Short-term taxable bonds may offer higher after-tax yields
Source: Bloomberg, as of 12/31/2019
Tax law changes related to munis are unlikely in 2020
We don’t expect any major tax law changes that would affect the muni market in 2020. The 2017 tax law changes affected the muni market and there have been proposals to reverse some of the changes. For example, high-tax states negatively affected by the $10,000 cap on state and local taxes, like California and New York, have unsuccessfully attempted to eliminate the cap altogether, increase it, or pass other workarounds to lessen individuals’ tax burdens. Tax law changes will be a topic of discussion on the campaign trail in 2020, but the likelihood of actually implementing changes are low. If Democrats were to take control of both chambers of Congress and the presidency, the likelihood of tax law changes would increase, but polls are currently pointing to a low probability of that occurring.
Credit conditions are positive, but taking risk doesn’t pay
Credit conditions are generally favorable in the muni market despite some pockets of risk. Defaults have been slowing and are at historically low levels. This suggests that defaults are due to idiosyncratic, or unique, risks and not broad systemic problems.
Slowing defaults illustrate that systemic risks are at bay
Source: Municipal Market Analytics, as of 12/6/2019
Looking forward, the economic conditions that impact the three major sources of revenues for municipalities—income, sales taxes and property taxes—are all generally favorable. As a result, we expect credit conditions to remain generally positive in the muni market.
The long and slow economic recovery has generally benefited state and local governments, with many municipalities now in a better financial position than they were prior to the 2008 credit crisis. For example, nationally, state tax revenues are 13% above their prior peak in 2008.1
Although credit conditions are mostly positive, we don’t believe now is an opportune time to take on additional credit risk in the muni market. First, our central theme for 2020 is “” and given the possibility that the scale may tip to an economic slowdown we think it’s prudent to take an overall more cautious stance. Second, the additional compensation for investing in lower-rated munis has been declining and is at very low levels. In other words, you aren’t getting as much compensation for taking credit risk as you have in the past, and since the economy isn’t signally “all clear,” we don’t think it’s worth it right now. We suggest investors maintain an average credit quality in the AA/Aa area.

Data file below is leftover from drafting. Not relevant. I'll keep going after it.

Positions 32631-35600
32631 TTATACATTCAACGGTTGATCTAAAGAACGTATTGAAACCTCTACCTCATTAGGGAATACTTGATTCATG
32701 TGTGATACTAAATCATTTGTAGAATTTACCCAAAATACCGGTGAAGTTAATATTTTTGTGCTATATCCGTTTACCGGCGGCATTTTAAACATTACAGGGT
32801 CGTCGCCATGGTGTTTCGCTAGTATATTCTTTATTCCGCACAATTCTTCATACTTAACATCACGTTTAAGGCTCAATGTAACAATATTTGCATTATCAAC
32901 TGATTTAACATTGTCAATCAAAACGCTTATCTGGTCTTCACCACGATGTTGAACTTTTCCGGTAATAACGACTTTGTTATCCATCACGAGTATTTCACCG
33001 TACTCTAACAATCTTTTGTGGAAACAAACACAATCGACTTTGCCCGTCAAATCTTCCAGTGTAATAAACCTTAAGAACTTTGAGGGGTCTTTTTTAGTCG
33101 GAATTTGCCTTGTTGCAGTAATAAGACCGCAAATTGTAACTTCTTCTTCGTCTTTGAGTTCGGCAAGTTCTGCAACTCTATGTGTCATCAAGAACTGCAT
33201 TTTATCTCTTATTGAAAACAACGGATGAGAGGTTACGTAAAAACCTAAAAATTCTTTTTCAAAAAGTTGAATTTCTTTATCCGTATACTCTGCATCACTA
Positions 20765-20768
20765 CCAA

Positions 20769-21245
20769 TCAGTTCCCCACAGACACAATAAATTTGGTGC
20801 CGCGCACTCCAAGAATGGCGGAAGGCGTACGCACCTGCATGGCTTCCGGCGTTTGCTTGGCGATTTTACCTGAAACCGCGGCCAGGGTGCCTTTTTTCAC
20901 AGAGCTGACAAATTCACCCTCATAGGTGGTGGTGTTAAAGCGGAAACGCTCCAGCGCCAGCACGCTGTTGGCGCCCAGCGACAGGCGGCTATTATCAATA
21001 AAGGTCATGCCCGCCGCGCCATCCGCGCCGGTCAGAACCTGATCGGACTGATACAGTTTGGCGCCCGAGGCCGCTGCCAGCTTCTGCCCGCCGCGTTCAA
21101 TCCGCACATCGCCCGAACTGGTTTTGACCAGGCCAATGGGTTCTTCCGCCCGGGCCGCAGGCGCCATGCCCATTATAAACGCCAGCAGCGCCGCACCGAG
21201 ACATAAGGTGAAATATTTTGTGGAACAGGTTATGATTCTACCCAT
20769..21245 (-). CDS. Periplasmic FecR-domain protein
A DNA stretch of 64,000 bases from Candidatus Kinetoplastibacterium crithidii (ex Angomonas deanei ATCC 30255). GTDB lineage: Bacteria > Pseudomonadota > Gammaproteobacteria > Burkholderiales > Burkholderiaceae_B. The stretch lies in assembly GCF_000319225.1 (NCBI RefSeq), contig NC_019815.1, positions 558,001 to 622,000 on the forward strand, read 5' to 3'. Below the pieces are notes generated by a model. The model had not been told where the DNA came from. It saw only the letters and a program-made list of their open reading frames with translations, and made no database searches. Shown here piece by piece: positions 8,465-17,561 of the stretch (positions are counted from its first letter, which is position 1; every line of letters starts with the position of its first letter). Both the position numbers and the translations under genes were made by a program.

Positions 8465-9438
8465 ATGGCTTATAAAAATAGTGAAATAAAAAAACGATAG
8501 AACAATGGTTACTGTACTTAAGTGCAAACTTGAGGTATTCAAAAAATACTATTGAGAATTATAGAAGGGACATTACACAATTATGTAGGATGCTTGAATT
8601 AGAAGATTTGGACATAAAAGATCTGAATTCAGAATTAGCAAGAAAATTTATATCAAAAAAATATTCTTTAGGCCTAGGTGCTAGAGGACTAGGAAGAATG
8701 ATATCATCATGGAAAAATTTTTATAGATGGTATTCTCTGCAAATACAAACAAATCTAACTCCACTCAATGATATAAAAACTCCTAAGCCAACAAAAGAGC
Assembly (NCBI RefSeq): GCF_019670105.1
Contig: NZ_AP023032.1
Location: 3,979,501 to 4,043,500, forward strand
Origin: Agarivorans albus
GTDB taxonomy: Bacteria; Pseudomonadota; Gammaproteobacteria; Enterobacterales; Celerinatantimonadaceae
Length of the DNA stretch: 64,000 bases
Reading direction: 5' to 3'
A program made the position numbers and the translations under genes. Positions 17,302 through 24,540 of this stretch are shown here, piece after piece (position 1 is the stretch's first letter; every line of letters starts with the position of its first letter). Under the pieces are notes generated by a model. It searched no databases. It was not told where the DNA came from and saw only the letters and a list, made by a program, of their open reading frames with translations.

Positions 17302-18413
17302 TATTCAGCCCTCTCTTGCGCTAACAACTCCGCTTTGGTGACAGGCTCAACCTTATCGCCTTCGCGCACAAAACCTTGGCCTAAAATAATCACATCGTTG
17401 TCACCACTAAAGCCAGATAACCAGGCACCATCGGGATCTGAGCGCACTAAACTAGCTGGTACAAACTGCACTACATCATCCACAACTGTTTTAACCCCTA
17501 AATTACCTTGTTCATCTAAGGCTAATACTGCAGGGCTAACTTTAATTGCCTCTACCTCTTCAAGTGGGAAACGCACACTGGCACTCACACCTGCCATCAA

Spreads for investment-grade munis have been falling
Source: Bloomberg Barclays Indices, as of 12/13/2019
Some risks are worth taking, in our view
Having an average credit quality in the AA/Aa area means having some very highly rated munis and also some that are lower-rated (A/A or below). For those lower-rated bonds, we like issuers with credit profiles that tend to lag the general economy. For example, states derive most of their revenues from sales taxes and income taxes, which are revenue sources that move in tandem with the direction of the economy. Local governments, on the other hand, derive most of their revenues from property taxes, which tend to lag the direction of the economy. Nationally, home values have increased 57% since the end of 2011,2 which is also a favorable trend for local governments. Moody’s Investors Service has projected that property tax revenues will grow 4.5% for local governments, while financial liquidity, which is supportive of financial flexibility, is at a five-year high. The housing market recovery hasn’t been equal across the nation, but overall the trends are favorable for municipal credit quality.
Summing it all up
We like municipal bonds in 2020. Returns aren’t likely to be as strong as they have been in 2019, but valuations have improved from their lows earlier this year, presenting a more attractive entry point for longer-term investors. We think an average duration between five and eight years and a focus on higher-rated (AA/Aa) issuers provides an attractive balance of risk and reward. For higher yields, but higher risks, we think that lower-rated issuers with credit profiles that lag the general economy, like local governments, appear attractive. For mutual fund or ETF investors, look for funds that have an average duration within or near our suggested range and the majority of the portfolio in higher-rated investments. Those who invest in individual bonds should consider reaching out to a for help in selecting the right investments.
1 Pew Charitable Trusts, as of 10/17/19.
2 As represented by the percentage change in the S&P CoreLogic Case-Shiller U.S. National Home Price NSA Index from 2/29/2012 to 10/31/2019.